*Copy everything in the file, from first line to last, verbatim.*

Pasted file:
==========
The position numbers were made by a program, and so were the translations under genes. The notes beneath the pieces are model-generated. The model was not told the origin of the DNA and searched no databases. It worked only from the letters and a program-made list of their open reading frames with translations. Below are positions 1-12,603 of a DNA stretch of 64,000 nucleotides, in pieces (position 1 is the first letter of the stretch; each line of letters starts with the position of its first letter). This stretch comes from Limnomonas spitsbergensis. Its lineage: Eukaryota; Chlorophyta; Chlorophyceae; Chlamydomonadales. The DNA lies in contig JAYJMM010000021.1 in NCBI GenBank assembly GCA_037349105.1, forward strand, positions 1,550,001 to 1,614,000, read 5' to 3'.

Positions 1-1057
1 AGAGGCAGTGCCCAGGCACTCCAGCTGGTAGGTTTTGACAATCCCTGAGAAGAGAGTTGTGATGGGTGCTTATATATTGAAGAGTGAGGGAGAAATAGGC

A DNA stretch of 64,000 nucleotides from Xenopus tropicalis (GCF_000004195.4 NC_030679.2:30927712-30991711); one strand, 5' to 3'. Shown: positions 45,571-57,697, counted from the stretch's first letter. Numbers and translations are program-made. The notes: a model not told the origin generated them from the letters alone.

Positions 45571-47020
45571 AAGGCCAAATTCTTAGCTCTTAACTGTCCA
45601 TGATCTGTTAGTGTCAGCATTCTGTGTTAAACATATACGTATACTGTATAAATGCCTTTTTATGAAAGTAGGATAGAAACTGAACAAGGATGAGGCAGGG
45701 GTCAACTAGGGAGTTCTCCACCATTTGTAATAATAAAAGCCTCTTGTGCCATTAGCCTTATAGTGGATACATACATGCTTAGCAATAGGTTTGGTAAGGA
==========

The position numbers were made by a program, and so were the translations under genes. The notes beneath the pieces are model-generated. The model was not told the origin of the DNA and searched no databases. It worked only from the letters and a program-made list of their open reading frames with translations. Below are positions 1-12,603 of a DNA stretch of 64,000 nucleotides, in pieces (position 1 is the first letter of the stretch; each line of letters starts with the position of its first letter). This stretch comes from Limnomonas spitsbergensis. Its lineage: Eukaryota; Chlorophyta; Chlorophyceae; Chlamydomonadales. The DNA lies in contig JAYJMM010000021.1 in NCBI GenBank assembly GCA_037349105.1, forward strand, positions 1,550,001 to 1,614,000, read 5' to 3'.

Positions 1-1057
1 AGAGGCAGTGCCCAGGCACTCCAGCTGGTAGGTTTTGACAATCCCTGAGAAGAGAGTTGTGATGGGTGCTTATATATTGAAGAGTGAGGGAGAAATAGGC

A DNA stretch of 64,000 nucleotides from Xenopus tropicalis (GCF_000004195.4 NC_030679.2:30927712-30991711); one strand, 5' to 3'. Shown: positions 45,571-57,697, counted from the stretch's first letter. Numbers and translations are program-made. The notes: a model not told the origin generated them from the letters alone.

Positions 45571-47020
45571 AAGGCCAAATTCTTAGCTCTTAACTGTCCA
45601 TGATCTGTTAGTGTCAGCATTCTGTGTTAAACATATACGTATACTGTATAAATGCCTTTTTATGAAAGTAGGATAGAAACTGAACAAGGATGAGGCAGGG
45701 GTCAACTAGGGAGTTCTCCACCATTTGTAATAATAAAAGCCTCTTGTGCCATTAGCCTTATAGTGGATACATACATGCTTAGCAATAGGTTTGGTAAGGA